The use of order cards, as used in general by libraries, has been instituted so that the staff participates in selecting books; the Department heads and Branch librarians have the major responsibility for making suggestions for purchase. Suggestions are invited from the public and filled whenever possible. [Annual Report, 1936, p. 16]
The Central Library catalog was originally a dictionary catalog, with all cards--author, title, and subject--interfiled in one huge alphabet. In 1974, the catalog, then containing more than a million cards, was divided into separate author, title, and subject sections for easier use and maintenance. This poster may have been prepared to explain the new system.
All agencies need more books. Over 14,000 were added during 1939 but many more are needed to strengthen gaps. These should not be purchased hurriedly, but should be the result of careful consideration. [Annual Reports, 1939, p. 29]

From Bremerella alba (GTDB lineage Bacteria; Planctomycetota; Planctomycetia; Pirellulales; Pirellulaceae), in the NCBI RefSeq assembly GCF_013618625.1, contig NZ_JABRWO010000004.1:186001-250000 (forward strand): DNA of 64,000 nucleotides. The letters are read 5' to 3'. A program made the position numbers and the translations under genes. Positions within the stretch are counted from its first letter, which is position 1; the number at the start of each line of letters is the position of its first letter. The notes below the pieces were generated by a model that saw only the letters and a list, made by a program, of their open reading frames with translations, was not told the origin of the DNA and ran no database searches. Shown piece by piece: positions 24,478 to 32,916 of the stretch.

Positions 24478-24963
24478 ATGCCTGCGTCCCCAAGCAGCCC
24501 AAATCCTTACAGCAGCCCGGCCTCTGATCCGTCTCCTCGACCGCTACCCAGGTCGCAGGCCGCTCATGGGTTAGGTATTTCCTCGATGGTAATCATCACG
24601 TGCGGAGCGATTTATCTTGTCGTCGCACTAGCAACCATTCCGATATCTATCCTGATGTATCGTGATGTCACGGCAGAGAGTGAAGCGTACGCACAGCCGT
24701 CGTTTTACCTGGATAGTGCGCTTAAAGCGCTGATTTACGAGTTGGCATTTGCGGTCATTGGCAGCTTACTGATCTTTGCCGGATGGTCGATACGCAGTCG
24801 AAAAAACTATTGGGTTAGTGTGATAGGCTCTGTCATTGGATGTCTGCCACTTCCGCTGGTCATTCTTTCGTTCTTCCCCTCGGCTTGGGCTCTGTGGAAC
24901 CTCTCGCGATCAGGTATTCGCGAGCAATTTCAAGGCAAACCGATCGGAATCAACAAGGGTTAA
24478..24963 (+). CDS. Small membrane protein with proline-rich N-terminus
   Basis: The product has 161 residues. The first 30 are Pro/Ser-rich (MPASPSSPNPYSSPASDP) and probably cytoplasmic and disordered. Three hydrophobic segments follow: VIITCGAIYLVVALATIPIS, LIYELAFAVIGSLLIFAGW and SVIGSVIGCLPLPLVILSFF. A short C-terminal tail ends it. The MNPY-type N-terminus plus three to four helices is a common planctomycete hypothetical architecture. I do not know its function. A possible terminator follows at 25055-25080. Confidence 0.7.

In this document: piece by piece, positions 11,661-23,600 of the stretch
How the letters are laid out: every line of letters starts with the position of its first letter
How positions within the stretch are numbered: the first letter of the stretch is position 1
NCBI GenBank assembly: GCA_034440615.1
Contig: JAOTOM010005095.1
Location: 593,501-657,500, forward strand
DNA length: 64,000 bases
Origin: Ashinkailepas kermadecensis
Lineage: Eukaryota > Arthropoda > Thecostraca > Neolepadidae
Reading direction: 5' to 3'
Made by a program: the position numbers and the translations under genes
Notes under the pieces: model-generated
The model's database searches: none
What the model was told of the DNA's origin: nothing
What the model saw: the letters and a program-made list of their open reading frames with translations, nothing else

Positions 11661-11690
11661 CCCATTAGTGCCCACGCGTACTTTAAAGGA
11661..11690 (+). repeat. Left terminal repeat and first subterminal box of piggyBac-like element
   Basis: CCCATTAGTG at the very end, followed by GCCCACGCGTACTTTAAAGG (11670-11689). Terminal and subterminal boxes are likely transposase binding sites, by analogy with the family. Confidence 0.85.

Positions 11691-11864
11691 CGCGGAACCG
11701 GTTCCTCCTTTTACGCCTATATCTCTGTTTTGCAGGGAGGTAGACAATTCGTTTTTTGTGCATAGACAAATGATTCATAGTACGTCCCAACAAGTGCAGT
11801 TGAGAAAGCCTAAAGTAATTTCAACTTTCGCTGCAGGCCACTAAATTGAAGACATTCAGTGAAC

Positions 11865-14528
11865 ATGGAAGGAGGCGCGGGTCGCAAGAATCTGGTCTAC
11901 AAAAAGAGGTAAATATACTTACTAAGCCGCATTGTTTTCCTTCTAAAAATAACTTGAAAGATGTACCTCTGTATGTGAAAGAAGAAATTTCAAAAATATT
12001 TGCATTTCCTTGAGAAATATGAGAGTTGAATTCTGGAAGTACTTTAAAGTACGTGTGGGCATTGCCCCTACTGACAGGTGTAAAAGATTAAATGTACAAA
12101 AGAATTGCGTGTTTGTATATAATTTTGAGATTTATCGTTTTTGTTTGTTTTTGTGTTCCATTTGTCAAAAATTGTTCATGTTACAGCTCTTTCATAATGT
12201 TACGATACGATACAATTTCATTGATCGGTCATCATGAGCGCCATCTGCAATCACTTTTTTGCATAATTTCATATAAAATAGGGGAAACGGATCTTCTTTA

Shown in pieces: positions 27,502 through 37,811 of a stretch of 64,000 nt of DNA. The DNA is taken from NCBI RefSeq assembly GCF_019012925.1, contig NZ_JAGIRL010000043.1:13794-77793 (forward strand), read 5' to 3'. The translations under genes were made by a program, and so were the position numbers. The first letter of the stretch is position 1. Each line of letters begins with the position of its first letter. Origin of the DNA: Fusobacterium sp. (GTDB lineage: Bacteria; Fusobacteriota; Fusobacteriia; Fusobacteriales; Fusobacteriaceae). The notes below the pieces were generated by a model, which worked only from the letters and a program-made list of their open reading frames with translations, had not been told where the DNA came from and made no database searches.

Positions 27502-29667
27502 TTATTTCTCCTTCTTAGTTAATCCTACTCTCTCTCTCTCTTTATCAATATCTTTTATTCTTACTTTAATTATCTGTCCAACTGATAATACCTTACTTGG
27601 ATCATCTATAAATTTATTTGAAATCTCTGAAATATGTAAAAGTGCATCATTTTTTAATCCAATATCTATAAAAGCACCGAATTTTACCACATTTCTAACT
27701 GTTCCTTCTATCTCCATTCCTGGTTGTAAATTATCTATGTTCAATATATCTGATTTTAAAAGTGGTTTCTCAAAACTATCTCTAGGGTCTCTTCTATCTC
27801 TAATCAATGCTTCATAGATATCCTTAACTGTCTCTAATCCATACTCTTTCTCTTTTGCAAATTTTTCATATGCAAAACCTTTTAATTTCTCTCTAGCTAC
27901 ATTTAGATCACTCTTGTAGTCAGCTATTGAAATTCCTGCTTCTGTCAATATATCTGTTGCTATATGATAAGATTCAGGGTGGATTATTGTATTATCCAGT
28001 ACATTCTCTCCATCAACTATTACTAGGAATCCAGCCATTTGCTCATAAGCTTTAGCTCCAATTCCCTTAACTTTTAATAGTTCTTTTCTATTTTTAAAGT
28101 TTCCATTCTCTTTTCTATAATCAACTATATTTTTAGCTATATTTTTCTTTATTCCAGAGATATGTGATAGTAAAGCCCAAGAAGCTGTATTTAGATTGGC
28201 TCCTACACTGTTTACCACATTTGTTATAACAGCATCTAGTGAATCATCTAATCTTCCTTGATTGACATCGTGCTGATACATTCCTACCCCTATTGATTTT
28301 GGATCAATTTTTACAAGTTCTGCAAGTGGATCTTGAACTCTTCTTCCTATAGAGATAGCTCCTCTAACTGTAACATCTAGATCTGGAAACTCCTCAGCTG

In 1975 the Cataloging Division computerized its procedures by hooking into OCLC, the world's largest and most comprehensive bibliographic database. Today, OCLC allows thousands of libraries access to catalog records of some 32 million items submitted by OCLC member libraries and also helps libraries locate, acquire, and loan materials.
A very popular addition has been the addition of the American Lending Library, by subscription, to the Main Library and a number of Branches. This is a free service to the patron and supplements the regular library collections. [Annual Report, 1958, p. 9]
NOPL's first automated system, ALIS, was installed in 1981. Circulation went online first, late that year in several branches and in early 1982 at the Central Library. By 1985 PAC (Public Access Catalog) terminals were available for public use, and patrons were introduced to the marvels of automated searching. This brochure was prepared to help the public make the transition from the familiar card catalog to the automated system.